Pajhwok Afghan News

Dawn of peace to bring prosperity: Bamyan singer

BAMYAN CITY (Pajhwok): An upcoming folk songster from central Bamyan province, singing peace poems, is optimistic of an end to the ongoing war in the country. She plans composing a special song dedicated to peace.

Nasima Omaid, who is also a theatre artiste, says she has been doing her bit to bring pleasure to her conflict-stricken compatriots through performing arts. The Afghans, she notes, have suffered a lot due to war.

In an exclusive interview with Pajhwok Afghan News, the vocalist has been counting down moments to the conflict coming to an end.

She hopes that war will end soon and an environment of peace and stability, where everyone could live peacefully, will be created.

A student at the Bamika Higher Education Institute, she lives in Azdar valley with her parents, a sister and two brothers.

After humming a few pro-peace stanzas and exhibiting her tambourine-playing skills, Omaid says: “My family and friends are all for peace; they are tired of conflict.”

The establishment of peace and stability in the country is the dream of all Afghans, insists the singer, whose family had to migrate to Pakistan 30 years back due to war.

She was born in the neighbouring country before her family repatriated to Afghanistan in 2012.

About the problems associated with migration, she says millions of Afghans are still living a difficult life of dependency in foreign countries. 

The songbird laments the hostilities claims precious lives daily. In addition, the soloist notes, the war has left millions of Afghans in abject penury. 

To be lifted out of poverty, the Afghans must navigate their path to peace and reconciliation, she believes.

Therefore, all Afghans — particularly politicians — should strive honestly for peace. The US-Taliban pact is a ray of hope for Nasima.

“We, the people of Bamyan, are happy and hope the dawn of peace will light up our benighted land. The agreement shows both sides want peace and stability.”

This comes amid efforts for the commencement of intra-Afghan talks on exploring ways of establishing durable peace in the country. 

Sanguine about the ongoing endeavours for stability and reconciliation, she remarks: “More stability in the country means more prosperity.”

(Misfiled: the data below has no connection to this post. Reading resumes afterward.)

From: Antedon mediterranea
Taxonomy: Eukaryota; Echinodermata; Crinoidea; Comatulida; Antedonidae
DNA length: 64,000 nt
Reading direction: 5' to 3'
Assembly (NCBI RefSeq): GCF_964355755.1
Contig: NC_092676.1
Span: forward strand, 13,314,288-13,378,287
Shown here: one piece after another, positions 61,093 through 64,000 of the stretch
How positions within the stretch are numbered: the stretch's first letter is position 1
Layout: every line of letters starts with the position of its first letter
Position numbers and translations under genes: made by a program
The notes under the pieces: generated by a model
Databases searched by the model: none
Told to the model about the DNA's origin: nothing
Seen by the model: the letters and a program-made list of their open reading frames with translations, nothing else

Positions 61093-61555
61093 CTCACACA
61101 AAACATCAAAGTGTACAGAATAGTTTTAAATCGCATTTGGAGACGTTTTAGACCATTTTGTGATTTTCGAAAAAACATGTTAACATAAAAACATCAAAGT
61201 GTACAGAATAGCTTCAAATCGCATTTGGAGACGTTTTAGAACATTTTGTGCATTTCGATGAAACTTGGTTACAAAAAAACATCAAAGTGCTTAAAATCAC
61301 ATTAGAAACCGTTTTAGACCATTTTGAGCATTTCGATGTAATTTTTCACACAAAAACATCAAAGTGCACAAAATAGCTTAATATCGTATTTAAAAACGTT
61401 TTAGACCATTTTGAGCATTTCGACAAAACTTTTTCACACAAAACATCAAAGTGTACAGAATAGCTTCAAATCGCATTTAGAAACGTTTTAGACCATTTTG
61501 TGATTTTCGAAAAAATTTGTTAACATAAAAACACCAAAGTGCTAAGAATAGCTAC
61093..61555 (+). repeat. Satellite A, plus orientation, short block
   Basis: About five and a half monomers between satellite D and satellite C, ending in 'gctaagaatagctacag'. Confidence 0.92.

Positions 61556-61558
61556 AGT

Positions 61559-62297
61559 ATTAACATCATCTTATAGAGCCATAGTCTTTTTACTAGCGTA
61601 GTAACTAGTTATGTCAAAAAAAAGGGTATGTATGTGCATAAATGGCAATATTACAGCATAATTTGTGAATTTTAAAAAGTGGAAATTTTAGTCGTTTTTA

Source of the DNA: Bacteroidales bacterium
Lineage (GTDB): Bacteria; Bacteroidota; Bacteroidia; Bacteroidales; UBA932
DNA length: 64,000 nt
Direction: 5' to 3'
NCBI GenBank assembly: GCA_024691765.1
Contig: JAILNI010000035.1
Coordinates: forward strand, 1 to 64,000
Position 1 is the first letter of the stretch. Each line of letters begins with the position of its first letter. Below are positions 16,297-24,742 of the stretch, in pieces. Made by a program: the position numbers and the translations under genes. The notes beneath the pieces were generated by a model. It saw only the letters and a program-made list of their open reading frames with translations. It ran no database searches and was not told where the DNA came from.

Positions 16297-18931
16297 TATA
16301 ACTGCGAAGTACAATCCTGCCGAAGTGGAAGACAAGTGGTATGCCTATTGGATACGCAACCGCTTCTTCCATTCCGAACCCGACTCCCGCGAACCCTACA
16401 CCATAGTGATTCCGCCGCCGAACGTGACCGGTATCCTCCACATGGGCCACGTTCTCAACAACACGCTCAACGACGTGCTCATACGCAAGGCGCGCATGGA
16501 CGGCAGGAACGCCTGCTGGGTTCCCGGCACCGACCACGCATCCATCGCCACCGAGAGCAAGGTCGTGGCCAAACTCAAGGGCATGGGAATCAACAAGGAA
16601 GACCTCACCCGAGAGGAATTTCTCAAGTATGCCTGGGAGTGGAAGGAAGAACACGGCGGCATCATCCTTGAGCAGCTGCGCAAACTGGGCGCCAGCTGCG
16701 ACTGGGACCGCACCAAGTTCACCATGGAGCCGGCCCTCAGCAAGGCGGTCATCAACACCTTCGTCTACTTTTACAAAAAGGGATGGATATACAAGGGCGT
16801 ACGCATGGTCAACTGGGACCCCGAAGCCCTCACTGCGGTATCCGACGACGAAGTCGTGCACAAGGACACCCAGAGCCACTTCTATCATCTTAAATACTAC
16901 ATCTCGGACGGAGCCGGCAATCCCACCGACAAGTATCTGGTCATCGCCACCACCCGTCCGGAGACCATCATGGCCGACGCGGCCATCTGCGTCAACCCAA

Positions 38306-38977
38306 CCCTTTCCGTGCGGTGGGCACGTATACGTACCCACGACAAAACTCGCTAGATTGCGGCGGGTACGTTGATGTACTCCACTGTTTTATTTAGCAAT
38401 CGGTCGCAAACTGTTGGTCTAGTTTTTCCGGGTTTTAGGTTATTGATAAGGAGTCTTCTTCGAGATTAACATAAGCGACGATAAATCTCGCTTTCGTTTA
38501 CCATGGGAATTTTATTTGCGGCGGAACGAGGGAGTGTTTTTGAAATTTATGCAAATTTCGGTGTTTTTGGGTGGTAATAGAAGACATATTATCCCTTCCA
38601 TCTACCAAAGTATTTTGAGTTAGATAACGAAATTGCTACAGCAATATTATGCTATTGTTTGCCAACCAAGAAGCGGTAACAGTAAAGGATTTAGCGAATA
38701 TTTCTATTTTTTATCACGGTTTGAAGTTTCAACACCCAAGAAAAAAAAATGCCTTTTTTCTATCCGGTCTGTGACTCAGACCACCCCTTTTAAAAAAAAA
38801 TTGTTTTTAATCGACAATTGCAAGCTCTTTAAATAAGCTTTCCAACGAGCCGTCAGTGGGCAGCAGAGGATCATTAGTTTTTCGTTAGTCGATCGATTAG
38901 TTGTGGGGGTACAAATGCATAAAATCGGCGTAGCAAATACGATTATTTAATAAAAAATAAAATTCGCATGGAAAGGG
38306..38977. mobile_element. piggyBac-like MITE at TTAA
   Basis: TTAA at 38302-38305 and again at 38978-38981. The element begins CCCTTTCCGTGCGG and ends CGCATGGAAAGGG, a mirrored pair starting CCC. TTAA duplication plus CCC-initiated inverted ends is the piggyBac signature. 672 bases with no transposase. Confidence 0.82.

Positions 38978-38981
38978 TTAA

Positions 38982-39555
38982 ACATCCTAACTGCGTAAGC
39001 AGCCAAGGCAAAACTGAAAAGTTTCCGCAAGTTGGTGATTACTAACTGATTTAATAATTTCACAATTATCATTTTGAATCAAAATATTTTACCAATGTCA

Afghan women can efficiently work in areas of culture, social domain and political affairs for the development of their country, she opines. 

Nasima promises promoting the peace cause said through the art of singing. “If there is peace, we can advance our culture and keep alive the Hazara music.

“When the Bamyan road — known as a deadly road — becomes peaceful, everyone will be able to travel it. We will be able to transfer our musical instruments without fear. But this is not the case at the moment.”

Asked about a post-peace Afghanistan and changes women could see, she replies: “At the moment, I cannot say anything; it is difficult to predict what polices will the Taliban adopt in the post-peace situation?”

Staying silent for a while, she quips: “There is need for an inclusive government before talks with the Taliban on possible intra-Afghan agreement.

“An inclusive government should not be opposed to women working in different areas.”

One of her aspirations is the Afghan girls rising in all professions, like their foreign peers, and bringing pride to their families and homeland.

“I loved singing and performing arts since my childhood and took part in dramas, teacher-day activities and other special occasions during my school years.

“But in Afghanistan, a traditional and conservative society, people are opposed to women activities,” she explains.

She admits being labeled as a bad person after she adopted singing and music as a profession.

She was very much bothered by public taunts in the early days of her profession. But she is no longer concerned about what the people reaction is.

She has recorded several solo songs besides performing a new year duet with another woman named Zarhaul Elham.

Bamyan is relatively peaceful, but peace in only one province cannot resolve problems of the entire nation, the creative young woman argues. 

The trail of death and destruction in other parts of the country has badly affected the development of Bamyan province, deplores.


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